● In Ge 12:8 and Genesis 13:4, we read of Abram calling on “the name of the LORD” or Yahweh (Jehovah). But in Ex 6:3, we read that God says to Moses: “I appeared to Abraham, to Isaac, and to Jacob, as God Almighty, but by my name the LORD I did not make myself known to them.” The following explanations have been offered for this apparent inconsistency:
○ 1) Ex 6:3 should be in the interrogative – i.e. Was I not known by this name…? Although, I could find no English translations with this rendering.
○ 2) The name YHWH was added after the fact by editors into the Genesis accounts where the name is now seen. But the Bible is pretty clear about the Mosaic authorship of “the book of the Law”, known to be the first five books of the OT and the Lord Jesus also cited Moses as the writer of the Law. And Moses was already writing after these events took place.
○ 3) The name was used in an anticipatory sense – so while the patriarchs did not know God by this name, the author indicates that they interacted with Him as the YHWH by which name He would come to be known.
○ 4) The Hebrew verb yada ,translated here to know, can have a wide range of meanings in its many uses in the OT. So that God was not known by the name YHWH in Ex 6:3 doesn’t mean that the patriarchs didn’t know or use this name for God but that they didn’t know the full implications of His name or how God would come to be known by His people in the Exodus deliverance through Moses in particular (more in the context of Ex 6) as they received promises that were not yet fulfilled. I personally favour this view.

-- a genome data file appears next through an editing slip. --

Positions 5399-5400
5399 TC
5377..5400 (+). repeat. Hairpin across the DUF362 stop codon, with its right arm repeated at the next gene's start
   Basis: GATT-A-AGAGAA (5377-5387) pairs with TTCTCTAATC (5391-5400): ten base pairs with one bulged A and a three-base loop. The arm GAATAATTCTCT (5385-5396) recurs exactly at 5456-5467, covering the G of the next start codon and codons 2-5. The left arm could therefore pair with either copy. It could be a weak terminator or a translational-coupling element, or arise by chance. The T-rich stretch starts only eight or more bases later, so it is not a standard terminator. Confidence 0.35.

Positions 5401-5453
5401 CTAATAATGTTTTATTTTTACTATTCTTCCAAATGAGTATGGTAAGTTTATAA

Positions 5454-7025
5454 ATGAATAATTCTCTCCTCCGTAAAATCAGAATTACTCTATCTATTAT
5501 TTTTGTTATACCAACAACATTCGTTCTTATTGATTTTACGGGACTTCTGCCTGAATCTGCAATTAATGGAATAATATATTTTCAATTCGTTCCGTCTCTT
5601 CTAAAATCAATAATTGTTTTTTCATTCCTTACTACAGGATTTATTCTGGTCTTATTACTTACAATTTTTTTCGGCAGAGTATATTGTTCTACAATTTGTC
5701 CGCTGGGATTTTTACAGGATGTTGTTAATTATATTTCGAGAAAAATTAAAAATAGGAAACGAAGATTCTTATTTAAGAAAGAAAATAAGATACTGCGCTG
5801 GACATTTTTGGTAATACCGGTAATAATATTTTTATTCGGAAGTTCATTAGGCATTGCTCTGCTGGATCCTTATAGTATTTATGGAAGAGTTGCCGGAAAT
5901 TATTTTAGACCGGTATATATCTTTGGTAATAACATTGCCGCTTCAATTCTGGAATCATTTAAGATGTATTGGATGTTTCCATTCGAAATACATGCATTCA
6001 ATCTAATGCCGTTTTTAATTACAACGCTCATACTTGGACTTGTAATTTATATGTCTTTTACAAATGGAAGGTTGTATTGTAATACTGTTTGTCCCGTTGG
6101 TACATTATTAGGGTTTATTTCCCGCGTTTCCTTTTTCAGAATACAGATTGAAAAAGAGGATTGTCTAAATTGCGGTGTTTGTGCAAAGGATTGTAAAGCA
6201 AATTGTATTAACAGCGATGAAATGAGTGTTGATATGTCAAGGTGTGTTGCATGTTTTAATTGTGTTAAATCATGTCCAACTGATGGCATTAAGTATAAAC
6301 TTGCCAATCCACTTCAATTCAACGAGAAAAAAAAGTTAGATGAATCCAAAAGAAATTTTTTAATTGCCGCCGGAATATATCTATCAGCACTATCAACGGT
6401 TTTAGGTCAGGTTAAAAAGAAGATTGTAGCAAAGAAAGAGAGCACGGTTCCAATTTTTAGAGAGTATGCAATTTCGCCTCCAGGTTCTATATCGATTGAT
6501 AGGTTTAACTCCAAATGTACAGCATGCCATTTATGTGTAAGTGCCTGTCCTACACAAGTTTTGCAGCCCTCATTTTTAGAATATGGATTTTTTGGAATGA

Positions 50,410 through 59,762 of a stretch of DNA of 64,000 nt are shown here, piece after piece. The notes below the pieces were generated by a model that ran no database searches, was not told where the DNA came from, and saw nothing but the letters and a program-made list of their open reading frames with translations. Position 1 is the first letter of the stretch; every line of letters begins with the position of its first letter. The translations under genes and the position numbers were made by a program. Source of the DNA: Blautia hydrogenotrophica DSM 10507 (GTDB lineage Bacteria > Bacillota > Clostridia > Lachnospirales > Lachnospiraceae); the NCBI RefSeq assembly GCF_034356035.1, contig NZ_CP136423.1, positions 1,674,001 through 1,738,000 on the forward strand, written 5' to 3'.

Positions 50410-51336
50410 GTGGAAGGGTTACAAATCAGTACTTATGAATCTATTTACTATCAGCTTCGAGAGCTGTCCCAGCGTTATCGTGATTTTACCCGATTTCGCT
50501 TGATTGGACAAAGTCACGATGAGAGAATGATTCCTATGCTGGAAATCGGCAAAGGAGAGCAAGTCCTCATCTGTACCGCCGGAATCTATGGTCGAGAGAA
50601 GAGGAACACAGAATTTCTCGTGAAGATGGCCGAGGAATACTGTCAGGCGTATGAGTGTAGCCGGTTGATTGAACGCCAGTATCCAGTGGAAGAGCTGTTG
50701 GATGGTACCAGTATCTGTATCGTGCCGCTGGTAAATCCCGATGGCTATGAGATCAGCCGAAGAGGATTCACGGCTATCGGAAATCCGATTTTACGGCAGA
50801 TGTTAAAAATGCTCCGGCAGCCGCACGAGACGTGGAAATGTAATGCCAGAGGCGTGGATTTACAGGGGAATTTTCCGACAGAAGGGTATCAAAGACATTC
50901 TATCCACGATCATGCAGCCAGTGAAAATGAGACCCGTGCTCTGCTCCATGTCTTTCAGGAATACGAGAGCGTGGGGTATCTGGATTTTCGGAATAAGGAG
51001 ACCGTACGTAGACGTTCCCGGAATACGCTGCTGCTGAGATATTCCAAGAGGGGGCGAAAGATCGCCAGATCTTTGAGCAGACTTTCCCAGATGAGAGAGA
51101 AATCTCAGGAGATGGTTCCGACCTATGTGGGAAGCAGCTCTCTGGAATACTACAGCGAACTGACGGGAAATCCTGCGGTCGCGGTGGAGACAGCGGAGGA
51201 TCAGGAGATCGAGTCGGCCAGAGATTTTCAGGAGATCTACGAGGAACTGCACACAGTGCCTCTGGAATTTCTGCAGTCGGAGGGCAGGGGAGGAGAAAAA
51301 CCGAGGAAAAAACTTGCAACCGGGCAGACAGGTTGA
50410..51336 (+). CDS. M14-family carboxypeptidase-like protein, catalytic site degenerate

● In Ge 14:13, Abram is the first person to be called a Hebrew in the Bible. The term possibly comes from the name of his ancestor Eber (Ge 10:21) as it came to refer to all descendants of Eber. There is also a possible etymological link to a Hebrew word meaning to pass over which could connect to Abram’s passing over the Euphrates into the land of promise.
● The Lord’s covenant with Abraham expressed in the promises of Ge 12:2-3 is unconditional and everlasting (Ge 17:7) and is formally enacted in Ge 15.
● Whenever God gives a revelation of Himself or His word, He always looks for a response of faith.
● One important principle that we see in evidence in God’s dealings with Abram is that of progressive revelation, where God gives progressively more light as his children take steps of faith. When God first calls Abram, He tells him only to go to “a land that I will show you”. But then once in the land, God reveals more to him.
● The important picture of the world in the land of Egypt is introduced for the first time in Ge 12. Abraham, Isaac and Jacob will all make their way “down into Egypt” where Jacob’s progeny, the nation of Israel will become enslaved.
● As the story unfolds between Abram and Lot, we have the spiritual and the material placed in opposition. But the lesson is not that one comes at the expense of the other but that our focus needs to be on the spiritual.